Drilling down for value in energy sector

Executives in the energy sector have had a wild ride over the past three years as oil prices have plummeted then bounced. Difficult at times, surely, yet spare a thought for those running the listed companies that operate deepwater drilling rigs.

The share prices of major offshore rig companies wallow below or near decade lows. Some operators are freighted with onerous debt obligations they cannot easily meet, not to mention equipment that oil companies do not need. SeaDrill and Ocean Rig, both of Norway, have lost 90 per cent of their value this year alone.

No wonder. Daily rental rates for even the most sophisticated deepwater rigs have tumbled 70 per cent, back to prices not seen since 2004. Miserly capital spending by the major oil companies, down more than half to $40bn in the two years to 2016, have not helped.

Adding to this lack of investment from its customers is a bubble of new builds, which is only slowly deflating. Understandably, the market is showing little faith in the underlying value of these rig operators.

US and Norwegian operators trade at just 20 per cent of their stated book values. The market value of US-listed Atwood Oceanics suggests its rigs are worth no more than its constituent steel, according to Fearnley Securities.

That might explain why another US rig company, Ensco, announced it would buy Atwood earlier this month. This week, Transocean followed by striking a deal to acquire Norway’s Songa Offshore for $3.4bn.

This nascent movement towards industry

Article source: https://www.ft.com/content/d218c2de-8258-11e7-a4ce-15b2513cb3ff

Euro prospects on the rise

Before the French elections in April, people were worried about a potential breakup of the euro. But just a few months later, the single currency has been gaining in strength significantly. So why is that? Well, to help answer that question, I’m joined today by Roger Hallam, who’s Currency Chief Investment Officer at JPMorgan Asset Management. Thanks for joining us, Roger.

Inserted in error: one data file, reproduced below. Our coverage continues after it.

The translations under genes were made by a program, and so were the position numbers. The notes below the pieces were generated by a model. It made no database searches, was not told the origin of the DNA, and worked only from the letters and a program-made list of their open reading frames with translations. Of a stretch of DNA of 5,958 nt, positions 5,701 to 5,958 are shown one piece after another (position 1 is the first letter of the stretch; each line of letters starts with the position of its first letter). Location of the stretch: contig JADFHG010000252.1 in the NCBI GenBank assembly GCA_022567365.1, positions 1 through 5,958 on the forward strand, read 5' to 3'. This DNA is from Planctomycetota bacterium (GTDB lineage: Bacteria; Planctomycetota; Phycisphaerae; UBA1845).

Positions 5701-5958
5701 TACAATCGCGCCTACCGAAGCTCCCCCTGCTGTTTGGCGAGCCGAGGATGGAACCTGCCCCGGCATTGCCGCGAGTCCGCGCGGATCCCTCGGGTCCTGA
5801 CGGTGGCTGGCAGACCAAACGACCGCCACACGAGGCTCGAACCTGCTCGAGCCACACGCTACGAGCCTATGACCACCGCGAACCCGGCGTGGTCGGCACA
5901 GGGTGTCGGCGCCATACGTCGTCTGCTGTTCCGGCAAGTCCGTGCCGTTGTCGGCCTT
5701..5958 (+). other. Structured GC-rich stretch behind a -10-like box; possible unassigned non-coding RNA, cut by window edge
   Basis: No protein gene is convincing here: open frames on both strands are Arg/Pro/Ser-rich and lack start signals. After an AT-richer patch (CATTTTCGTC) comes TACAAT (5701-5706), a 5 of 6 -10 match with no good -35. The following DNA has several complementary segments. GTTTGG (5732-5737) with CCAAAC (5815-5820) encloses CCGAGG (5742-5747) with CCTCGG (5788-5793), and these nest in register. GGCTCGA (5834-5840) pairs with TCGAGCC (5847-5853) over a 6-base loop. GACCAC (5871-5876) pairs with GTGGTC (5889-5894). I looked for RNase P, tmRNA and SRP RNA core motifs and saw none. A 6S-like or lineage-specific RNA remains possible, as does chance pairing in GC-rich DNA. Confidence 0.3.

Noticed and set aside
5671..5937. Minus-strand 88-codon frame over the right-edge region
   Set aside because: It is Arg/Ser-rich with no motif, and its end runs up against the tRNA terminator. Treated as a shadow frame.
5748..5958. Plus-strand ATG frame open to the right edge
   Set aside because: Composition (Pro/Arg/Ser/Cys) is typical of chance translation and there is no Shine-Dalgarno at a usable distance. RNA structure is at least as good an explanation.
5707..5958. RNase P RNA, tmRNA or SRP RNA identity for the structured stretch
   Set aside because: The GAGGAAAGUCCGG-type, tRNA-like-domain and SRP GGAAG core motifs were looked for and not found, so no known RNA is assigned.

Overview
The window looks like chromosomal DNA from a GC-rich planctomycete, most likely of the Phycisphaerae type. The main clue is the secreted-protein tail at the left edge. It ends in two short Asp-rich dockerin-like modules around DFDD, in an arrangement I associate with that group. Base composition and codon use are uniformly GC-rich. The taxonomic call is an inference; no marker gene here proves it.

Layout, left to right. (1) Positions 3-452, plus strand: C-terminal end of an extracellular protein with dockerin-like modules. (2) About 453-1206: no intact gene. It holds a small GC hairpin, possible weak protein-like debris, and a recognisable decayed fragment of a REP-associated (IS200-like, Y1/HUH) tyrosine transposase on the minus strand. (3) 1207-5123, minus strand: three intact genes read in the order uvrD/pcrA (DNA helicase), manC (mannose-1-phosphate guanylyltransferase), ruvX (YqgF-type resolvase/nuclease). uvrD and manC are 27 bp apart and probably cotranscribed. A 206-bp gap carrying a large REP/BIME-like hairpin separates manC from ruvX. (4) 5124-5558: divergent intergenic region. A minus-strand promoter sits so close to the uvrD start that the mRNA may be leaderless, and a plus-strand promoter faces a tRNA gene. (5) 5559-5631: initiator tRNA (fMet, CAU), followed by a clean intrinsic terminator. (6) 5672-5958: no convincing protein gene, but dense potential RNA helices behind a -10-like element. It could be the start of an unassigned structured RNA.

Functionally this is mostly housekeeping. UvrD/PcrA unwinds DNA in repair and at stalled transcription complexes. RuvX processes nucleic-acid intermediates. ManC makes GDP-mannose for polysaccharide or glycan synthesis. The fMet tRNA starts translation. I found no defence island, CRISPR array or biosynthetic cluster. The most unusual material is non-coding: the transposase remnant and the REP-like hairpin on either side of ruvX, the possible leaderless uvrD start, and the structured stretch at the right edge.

Good morning.

So first question, what’s been going on with the euro?

I mean, the euro’s rallied strongly so far this year against the dollar. I think there’s been two things driving that. The European economy has continued to make progress with strong growth rates. We’ve seen an improvement in politics in the region.

At the same time, the Trump administration has faced a number of challenges. Has been unable to push through its reforms from either the health care or the tax side of things. And of late, we’ve also seen some very soft inflation prints out of the US, which has driven down expectations of Fed tightening, both this year and next.

Right. So we’ve got a stronger euro against the dollar. Is the euro still a good value for investors, do you think? We’ve got a chart here on this.

I think that depends on your time horizon. Certainly, it’s rallied a lot in the last couple of weeks and we’re seeing a little bit of position congestion over the last few days. But I think when you look at these charts, when you look at

Article source: https://www.ft.com/content/ff8ddb8f-f183-4a17-b662-1ece077071f9